4.2x30x48
ICP423048
4M
Toshiba
5.5x30x48
LGQ553048U
4N
Sanyo
3.8x34x50
UF383450P
4P
Toshiba
4.4x34x50
LGQ443450U
4R
Toshiba
4.4x30x48
LGQ443048U
August 20, 2003
19
General Operation
V150
Cell Reference
Designator
3.
4.
5.
Vendor
Size
4S
Lishen
06x30x48
LP0601AE
4T
Panasonic
AAAALL
HHR70QAB4
Cell date code (fourth fifth and sixth position of battery code) consisting of
characters as stated on cell pack by cell manufacturer. If a 3 digit code is not
used, place a period in the sixth position.
Line and shift manufactured (optional) (seventh and eighth positions of battery
code)
Year of battery manufacture (ninth position of battery code)
1990 = A
1997 = H
2004 = O
2011 = V
1991 = B
1998 = I
2005 = P
2012 = W
1992 = C
1999 = J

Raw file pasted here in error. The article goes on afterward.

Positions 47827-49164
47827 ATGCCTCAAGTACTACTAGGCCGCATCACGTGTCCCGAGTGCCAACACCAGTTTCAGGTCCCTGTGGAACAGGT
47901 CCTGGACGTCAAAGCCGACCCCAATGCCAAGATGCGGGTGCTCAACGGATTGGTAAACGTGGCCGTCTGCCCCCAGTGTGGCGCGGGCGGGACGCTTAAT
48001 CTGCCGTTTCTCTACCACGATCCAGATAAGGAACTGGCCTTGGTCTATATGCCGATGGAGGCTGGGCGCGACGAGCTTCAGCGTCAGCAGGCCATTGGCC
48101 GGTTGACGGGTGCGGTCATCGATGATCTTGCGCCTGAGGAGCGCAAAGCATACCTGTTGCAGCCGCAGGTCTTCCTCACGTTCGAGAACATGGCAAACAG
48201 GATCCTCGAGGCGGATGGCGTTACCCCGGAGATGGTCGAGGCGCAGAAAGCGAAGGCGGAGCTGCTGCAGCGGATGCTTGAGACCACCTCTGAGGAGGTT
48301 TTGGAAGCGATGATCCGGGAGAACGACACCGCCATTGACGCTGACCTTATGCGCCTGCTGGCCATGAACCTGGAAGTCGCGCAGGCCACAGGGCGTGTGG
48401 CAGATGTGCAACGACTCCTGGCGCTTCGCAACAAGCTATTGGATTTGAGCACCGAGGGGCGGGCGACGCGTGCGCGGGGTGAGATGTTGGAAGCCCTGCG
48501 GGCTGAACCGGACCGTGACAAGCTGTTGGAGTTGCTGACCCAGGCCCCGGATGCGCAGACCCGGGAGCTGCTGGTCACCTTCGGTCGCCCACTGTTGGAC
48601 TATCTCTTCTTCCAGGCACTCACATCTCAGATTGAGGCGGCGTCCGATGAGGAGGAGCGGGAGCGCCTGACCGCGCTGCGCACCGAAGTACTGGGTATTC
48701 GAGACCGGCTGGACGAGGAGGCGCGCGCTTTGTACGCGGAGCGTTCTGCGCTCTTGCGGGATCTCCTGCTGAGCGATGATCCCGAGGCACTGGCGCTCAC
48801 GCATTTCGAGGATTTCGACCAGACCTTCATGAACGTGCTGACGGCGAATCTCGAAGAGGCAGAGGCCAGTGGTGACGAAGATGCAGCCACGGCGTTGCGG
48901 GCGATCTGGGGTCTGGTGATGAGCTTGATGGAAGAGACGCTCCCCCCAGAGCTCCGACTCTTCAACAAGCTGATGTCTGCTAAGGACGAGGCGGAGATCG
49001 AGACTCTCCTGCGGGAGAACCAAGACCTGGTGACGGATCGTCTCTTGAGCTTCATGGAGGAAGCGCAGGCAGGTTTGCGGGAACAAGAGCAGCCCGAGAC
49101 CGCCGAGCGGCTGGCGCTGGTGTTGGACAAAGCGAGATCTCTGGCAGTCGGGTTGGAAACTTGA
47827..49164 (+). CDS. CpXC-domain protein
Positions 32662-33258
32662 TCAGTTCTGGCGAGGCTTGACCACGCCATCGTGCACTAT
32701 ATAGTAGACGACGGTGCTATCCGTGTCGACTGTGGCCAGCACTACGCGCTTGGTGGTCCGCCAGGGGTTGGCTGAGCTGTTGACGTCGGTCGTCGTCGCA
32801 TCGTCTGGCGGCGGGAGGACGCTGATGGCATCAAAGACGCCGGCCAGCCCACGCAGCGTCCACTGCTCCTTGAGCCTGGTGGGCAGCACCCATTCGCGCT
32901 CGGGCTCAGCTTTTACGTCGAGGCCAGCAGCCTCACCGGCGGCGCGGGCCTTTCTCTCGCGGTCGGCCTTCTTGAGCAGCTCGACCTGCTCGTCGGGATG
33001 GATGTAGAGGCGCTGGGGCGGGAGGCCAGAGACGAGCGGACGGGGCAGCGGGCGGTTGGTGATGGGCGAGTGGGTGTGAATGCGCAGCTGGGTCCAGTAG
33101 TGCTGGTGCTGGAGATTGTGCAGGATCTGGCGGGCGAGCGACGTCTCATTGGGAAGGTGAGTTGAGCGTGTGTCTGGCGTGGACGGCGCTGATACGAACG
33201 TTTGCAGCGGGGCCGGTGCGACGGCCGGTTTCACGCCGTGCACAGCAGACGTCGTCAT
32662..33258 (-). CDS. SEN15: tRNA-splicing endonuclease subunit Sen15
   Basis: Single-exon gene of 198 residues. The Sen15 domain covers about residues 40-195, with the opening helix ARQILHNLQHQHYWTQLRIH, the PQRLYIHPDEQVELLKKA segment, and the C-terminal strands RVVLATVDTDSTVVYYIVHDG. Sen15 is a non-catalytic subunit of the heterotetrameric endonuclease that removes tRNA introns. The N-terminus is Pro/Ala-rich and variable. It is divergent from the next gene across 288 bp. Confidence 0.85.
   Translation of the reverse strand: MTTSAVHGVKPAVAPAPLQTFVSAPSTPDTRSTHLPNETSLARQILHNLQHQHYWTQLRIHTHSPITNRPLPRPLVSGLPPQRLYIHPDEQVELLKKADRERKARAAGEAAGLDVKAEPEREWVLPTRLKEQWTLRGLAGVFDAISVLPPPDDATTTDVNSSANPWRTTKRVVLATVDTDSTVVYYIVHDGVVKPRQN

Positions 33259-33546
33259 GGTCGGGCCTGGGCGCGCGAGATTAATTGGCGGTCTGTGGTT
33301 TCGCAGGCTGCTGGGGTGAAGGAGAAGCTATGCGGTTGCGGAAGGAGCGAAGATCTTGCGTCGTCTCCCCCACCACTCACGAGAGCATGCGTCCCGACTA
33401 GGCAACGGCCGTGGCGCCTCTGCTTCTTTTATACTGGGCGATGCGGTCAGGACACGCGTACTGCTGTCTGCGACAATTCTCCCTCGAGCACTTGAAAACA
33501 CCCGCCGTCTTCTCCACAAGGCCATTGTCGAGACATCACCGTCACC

2006 = Q
2013 = X
1993 = D
2000 = K
2007 = R
2014 = Y
1994 = E
2001 = L
2008 = S
2015 = Z
1995 = F
2002 = M
2009 = T
1996 = G
2003 = N
2010 = U
6.
Week of manufacture (tenth and eleventh positions of battery code).
A=0
C=2
E=4
G=6
I=8
B=1
D=3
F=5
H=7
J=9
7.
Part Number
Front end corepack manufacturing site (twelfth position of battery code (see
step 1)).
Example of a battery date code: A1V90311JCCC...
position 1 = A = Motorola Penang.t (Backend Pack)
position 2 & 3 = 1V = Panasonic, AAA, HHR55B2
position 4, 5 & 6 = 903 = cell date code (from manufacturer)
position 7 & 8 = 11 = (TBD by supplier.Example: Line one of the first shift.)
position 9 = J = 1999 = Year of battery pack manufacture
position 10 & 11 = CC = week twenty two. (backend pack)
position 12 = C = Motorola, China. (Frontend Core Pack)
position 13, 14 & 15 = placeholders (...) to indicate pack has not been relabeled.
20
August 20, 2003
6809471A67-O
Level 1 and 2 Service Manual
General Operation
8.
Batteries sold in China have a 16 character date code:
Example: YYYYMMDDABCXXXX
Where YYYYMMDD is the actual battery manufacturing date
A is the line number